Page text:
Cardiovascular Risks No Worse With Celecoxib: FDA
Charged with independently reviewing the trial, the FDA experts came to a similar conclusion, stating the data showed “celecoxib carries cardiovascular risk that is no worse than the cardiovascular risk with ibuprofen or naproxen.”
They also stressed that all clinical outcomes must be interpreted within the context of the doses given in PRECISION, which was 100-200 mg twice daily for celecoxib (mean dose 104.31 mg), 600-800 mg three times per day for ibuprofen (mean dose 681.69 mg), and 375-500 mg twice daily for naproxen BID (mean dose 426.11 mg). During the panel discussions, several experts pointed out that the cardiovascular risks of the COX-2 inhibitors are dose-related, but that PRECISION was limited to a maximum of just 200 mg/day because the study included mostly patients with osteoarthritis, which is the recommended dose for these patients.
The FDA experts, as well committee members, grappled with the study’s high dropout rate (and what happened to those patients), as well as the high rate of drug discontinuation. During the trial, 68.8% of patients stopped taking the study drug and 27.4% discontinued follow-up. However, several sensitivity analyses performed by FDA reviewers, including a “tipping point” analysis that took into account unobserved events that could have occurred in subjects after they withdrew from the trial, suggested the overall results were unlikely to be affected by patient withdrawals.
Additionally, the FDA reviewers attempted to reconcile the study’s low event rate—approximately 1% per year—and whether the patients enrolled were at sufficiently high risk.
Speaking during the discussion period, Roumie said the PRECISION study investigators had “good intentions” in trying to understand the comparative safety of the three NSAIDs, but that the low event rate observed in the trial is not reflective of the real world. “I don’t know if PRECISION truly reflects who we see in clinical practice, [including] the underlying comorbidities that would be reflected in the populations who would take these medications,” she said.
Committee member Julia Lewis, MD (Vanderbilt University School of Medicine), however, said that based on the inclusion criteria, the patients would be considered high risk for cardiovascular events. The low event rate, she said, likely reflects excellent cardiovascular care with background medical therapy.
Michael Blaha, MD (Johns Hopkins Medicine, Baltimore, MD), also believed that the patients in PRECISION were at high risk and found PRECISION persuasive. In addition to the comparable cardiovascular safety, Blaha said the hypertension findings—celecoxib was associated with a lower risk of hospitalization for hypertension versus ibuprofen and a comparable risk compared with naproxen—would help guide his decision-making.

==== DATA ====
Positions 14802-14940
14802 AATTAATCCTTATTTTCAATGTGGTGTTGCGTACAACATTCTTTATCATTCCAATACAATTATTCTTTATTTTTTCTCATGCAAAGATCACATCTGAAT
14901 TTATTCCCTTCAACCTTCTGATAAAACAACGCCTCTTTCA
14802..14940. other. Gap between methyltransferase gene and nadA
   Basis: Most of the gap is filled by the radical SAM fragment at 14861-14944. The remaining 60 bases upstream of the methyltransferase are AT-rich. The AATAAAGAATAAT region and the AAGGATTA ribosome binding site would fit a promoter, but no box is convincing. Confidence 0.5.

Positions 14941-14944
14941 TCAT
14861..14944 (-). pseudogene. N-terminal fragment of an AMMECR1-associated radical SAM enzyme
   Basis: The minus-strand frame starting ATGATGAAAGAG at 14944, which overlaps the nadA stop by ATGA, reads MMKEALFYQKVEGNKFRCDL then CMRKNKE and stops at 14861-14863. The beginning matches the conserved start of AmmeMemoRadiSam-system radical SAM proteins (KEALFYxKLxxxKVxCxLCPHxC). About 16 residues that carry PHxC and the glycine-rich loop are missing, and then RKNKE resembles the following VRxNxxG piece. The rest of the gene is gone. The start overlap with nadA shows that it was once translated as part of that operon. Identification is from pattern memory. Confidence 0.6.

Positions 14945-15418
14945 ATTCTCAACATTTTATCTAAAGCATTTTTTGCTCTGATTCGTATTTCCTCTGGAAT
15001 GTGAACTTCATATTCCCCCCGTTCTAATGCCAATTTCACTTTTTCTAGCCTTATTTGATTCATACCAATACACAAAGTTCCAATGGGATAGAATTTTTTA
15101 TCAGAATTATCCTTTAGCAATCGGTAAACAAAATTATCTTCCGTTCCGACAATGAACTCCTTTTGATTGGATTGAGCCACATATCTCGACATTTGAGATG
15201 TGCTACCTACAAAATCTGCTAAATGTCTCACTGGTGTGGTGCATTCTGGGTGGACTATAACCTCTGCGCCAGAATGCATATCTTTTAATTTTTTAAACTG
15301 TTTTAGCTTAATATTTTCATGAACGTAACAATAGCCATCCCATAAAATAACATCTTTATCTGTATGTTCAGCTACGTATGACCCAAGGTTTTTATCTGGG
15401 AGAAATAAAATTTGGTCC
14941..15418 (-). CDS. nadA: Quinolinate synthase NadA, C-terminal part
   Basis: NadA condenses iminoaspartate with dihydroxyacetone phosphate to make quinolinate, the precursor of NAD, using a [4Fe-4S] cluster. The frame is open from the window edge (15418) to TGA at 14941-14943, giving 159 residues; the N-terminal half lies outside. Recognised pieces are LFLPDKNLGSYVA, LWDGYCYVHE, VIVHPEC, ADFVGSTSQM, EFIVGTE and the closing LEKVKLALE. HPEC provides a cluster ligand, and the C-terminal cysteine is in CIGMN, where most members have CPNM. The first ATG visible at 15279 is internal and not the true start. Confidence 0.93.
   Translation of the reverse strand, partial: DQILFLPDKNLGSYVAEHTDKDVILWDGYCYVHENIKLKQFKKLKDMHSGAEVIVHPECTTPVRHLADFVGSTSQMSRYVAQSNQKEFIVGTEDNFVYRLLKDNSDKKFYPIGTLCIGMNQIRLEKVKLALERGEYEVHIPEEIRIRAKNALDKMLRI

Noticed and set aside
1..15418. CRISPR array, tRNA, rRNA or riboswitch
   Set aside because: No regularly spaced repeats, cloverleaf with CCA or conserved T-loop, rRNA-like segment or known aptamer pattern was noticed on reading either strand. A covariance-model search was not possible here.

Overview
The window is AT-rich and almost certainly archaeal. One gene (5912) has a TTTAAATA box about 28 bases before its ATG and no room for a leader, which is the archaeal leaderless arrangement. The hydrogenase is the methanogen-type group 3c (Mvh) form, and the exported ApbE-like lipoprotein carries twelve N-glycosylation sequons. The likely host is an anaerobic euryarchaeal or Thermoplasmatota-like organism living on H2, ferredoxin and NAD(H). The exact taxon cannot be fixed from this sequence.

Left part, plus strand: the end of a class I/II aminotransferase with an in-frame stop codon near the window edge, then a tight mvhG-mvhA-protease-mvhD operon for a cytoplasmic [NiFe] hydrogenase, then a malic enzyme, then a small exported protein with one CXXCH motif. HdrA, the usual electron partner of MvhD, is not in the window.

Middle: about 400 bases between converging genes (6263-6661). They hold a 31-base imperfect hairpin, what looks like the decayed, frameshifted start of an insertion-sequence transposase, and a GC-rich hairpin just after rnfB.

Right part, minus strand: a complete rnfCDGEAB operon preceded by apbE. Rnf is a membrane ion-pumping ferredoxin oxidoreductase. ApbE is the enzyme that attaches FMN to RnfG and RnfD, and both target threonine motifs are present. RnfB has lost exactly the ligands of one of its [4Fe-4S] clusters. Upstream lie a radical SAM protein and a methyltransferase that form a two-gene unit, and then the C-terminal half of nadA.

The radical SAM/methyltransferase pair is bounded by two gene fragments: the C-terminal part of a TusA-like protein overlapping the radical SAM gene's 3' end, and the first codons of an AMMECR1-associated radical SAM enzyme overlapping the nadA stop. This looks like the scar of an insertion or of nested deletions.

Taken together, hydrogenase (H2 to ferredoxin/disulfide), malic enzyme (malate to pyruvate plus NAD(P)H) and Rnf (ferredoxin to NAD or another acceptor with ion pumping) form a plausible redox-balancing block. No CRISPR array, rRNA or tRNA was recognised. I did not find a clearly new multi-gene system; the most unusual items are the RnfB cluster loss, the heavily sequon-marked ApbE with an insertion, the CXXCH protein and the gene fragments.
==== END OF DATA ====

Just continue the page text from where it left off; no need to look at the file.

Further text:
What About Patients Taking Aspirin?
In addition, the committee members were tasked with determining whether the labeling information for naproxen or ibuprofen needed to be modified based on PRECISION. The panel spent significant time debating whether the NSAIDs interfered with aspirin and whether a warning was needed to caution against the potential interaction. There is a concern naproxen or ibuprofen might prevent the acetylation of COX-1, which is part of aspirin’s mechanism of action, if the NSAIDs access critical channels in COX-1 before aspirin.
With naproxen, which doesn’t have a current warning, 12 panel members felt one is needed, especially considering there is a warning of a potential interaction between aspirin and ibuprofen. Most panel members said they didn’t believe there is evidence of an interaction affecting clinical outcomes, such as atherothrombotic events, but that there was sufficient pharmacodynamic and pharmacokinetic data suggesting naproxen could interfere with aspirin’s antiplatelet activity. Seven panel members did not want to change the current naproxen over-the-counter package label, while two members felt a contraindication was warranted in patients taking aspirin.
During the discussion, Blaha said he advises his cardiovascular patients not to use NSAIDs, if possible, but if a patient must take one, he is not overly concerned that celecoxib, ibuprofen, or naproxen interfere with aspirin based on the PRECISION data. Blaha voted for including a warning of the potential interaction between aspirin and naproxen, but not for the contraindication.
“I think you always have to distinguish what we learn from a mechanistic study from a clinical outcomes study,” said Blaha. “There appears to be an interesting pharmacodynamic interaction—I appreciate that data is interesting—but I’m going to define clinically significant as something that bears out in terms of clinical events in a randomized trial. I have to say I see no evidence of a clinically significant interaction.”
The advisory panel voted against making any regulatory actions with respect to the label of ibuprofen given that it already includes a statement advising individuals to talk to their doctor if they are taking drugs containing an NSAID or taking an anticoagulant. Overall, 17 panel members said no change to the drug facts label was needed, while four voted for a contraindication on the use of ibuprofen in patients taking aspirin.